State v. Galaviz-Torres, 368 N.C. 44 (Jun. 11, 2015)

Reversing an unpublished opinion below in this drug trafficking case, the supreme court held that the trial court did not err in its jury instructions regarding the defendant’s knowledge. The court noted that “[a] presumption that the defendant has the required guilty knowledge exists” when “the State makes a prima facie showing that the defendant has committed a crime, such as trafficking by possession, trafficking by transportation, or possession with the intent to sell or deliver, that lacks a specific intent element.” However, the court continued: “when the defendant denies having knowledge of the controlled substance that he has been charged with possessing or transporting, the existence of the requisite guilty knowledge becomes ‘a determinative issue of fact’ about which the trial court must instruct the jury.” As a result of these rules, footnote 4 to N.C.P.I. Crim. 260.17 (and parallel footnotes in related instructions) states that, “[i]f the defendant contends that he did not know the true identity of what he possessed,” the italicized language must be added to the jury instructions:

For you to find the defendant guilty of this offense the State must prove two things beyond a reasonable


          First, that the defendant knowingly possessed cocaine and the defendant knew that what he possessed was cocaine. A person possesses cocaine if he is aware of its presence and has (either by himself or together with others) both the power and intent to control the disposition or use of that substance.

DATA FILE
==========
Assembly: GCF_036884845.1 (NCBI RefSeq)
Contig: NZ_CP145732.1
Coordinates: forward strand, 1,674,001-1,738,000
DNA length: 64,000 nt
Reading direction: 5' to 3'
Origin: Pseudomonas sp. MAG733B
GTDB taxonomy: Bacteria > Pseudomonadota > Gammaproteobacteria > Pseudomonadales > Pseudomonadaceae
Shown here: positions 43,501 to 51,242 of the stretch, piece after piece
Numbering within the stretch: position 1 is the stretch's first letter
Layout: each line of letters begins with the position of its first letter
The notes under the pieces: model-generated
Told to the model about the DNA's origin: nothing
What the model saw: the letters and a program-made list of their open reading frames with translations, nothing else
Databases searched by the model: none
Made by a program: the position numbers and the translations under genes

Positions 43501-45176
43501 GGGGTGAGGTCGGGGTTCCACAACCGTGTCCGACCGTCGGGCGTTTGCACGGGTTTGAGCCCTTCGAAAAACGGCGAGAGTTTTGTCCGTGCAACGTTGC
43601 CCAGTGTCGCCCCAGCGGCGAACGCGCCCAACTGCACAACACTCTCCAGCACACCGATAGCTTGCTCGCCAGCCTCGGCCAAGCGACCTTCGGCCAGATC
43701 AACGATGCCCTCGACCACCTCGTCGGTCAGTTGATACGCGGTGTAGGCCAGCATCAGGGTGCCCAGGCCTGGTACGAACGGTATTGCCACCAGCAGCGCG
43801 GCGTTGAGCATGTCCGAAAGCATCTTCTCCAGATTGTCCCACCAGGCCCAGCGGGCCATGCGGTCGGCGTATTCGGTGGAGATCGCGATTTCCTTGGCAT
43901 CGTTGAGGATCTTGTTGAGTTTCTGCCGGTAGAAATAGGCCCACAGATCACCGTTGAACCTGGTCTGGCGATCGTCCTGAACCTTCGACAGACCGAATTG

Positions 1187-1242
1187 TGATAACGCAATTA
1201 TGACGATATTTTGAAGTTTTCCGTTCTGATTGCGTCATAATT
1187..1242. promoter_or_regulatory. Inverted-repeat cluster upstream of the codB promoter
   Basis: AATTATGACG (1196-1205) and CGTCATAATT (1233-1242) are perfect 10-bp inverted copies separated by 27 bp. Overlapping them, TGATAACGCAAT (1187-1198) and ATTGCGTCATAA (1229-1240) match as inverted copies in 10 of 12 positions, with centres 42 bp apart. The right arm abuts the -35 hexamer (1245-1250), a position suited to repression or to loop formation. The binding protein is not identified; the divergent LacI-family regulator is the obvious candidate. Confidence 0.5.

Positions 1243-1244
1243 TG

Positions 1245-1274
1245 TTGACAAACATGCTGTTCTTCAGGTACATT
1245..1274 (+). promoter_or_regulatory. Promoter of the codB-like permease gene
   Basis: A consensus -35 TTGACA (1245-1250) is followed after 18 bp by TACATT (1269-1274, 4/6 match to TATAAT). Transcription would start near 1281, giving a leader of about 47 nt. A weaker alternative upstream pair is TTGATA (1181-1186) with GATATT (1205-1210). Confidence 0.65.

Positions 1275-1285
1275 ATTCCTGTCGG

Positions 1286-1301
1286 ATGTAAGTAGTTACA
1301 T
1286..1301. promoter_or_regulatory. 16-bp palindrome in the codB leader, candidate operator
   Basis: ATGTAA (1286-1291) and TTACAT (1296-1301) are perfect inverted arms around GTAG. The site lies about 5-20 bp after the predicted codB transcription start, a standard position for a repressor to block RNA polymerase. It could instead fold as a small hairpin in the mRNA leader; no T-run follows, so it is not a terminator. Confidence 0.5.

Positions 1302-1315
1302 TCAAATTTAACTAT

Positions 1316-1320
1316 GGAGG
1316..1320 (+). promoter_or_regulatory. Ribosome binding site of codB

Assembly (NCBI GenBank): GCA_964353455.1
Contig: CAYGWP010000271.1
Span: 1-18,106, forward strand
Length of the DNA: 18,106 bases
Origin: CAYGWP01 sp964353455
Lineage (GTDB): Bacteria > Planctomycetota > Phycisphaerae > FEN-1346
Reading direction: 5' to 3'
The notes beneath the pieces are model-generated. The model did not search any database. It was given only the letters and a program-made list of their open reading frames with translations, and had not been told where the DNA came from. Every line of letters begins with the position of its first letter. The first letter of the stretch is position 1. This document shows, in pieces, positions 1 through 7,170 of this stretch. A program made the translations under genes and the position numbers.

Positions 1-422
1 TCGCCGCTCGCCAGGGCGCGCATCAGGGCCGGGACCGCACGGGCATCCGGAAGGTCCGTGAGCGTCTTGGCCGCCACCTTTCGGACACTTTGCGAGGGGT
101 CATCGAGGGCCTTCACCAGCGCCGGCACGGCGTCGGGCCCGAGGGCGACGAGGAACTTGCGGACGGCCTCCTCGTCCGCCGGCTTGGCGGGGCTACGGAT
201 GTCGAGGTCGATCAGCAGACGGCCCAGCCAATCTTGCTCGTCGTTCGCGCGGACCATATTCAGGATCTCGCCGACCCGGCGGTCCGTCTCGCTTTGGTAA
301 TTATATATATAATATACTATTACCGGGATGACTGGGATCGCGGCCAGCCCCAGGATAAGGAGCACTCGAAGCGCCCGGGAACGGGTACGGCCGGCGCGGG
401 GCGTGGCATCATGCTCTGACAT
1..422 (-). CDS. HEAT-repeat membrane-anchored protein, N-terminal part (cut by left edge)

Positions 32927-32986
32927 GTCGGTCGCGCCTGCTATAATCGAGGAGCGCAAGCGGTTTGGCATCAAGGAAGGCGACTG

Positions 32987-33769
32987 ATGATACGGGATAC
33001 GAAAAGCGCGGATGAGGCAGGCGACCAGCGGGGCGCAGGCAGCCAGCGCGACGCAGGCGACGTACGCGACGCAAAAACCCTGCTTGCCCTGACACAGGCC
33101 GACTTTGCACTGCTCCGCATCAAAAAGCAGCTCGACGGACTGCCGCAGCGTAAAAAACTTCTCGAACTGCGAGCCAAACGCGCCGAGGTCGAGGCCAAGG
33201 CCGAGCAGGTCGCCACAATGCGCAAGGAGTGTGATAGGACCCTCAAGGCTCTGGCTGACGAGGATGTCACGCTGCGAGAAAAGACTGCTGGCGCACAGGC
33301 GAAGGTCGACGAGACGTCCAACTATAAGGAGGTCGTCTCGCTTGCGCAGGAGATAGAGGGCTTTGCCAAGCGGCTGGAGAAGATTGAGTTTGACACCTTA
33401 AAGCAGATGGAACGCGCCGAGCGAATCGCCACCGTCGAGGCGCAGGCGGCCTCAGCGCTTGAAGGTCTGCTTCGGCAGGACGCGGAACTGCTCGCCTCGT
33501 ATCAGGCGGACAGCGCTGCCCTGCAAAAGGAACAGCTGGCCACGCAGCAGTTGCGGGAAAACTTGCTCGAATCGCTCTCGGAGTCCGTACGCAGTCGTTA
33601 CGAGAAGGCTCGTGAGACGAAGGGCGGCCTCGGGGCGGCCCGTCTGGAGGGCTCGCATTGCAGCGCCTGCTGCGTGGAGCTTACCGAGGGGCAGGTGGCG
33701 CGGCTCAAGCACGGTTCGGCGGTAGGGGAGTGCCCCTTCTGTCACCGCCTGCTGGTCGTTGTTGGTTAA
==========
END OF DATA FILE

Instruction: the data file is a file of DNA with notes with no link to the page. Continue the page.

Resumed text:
The defendant argued that the trial court erred by failing to add the “footnote four” language to the jury instructions. The supreme court disagreed, reasoning:

In this case, defendant did not either deny knowledge of the contents of the gift bag in which the cocaine was found or admit that he possessed a particular substance while denying any knowledge of the substance’s identity. Instead, defendant simply denied having had any knowledge that the van that he was driving contained either the gift bag or cocaine. As a result, since defendant did not “contend[ ] that he did not know the true identity of what he possessed,” the prerequisite for giving the instruction in question simply did not exist in this case. As a result, the trial court did not err by failing to deliver the additional instruction contained in footnote four . . . in this case. (citation omitted).

The court went on to distinguish the case before it from State v. Coleman, 227 N.C. App. 354 (2013).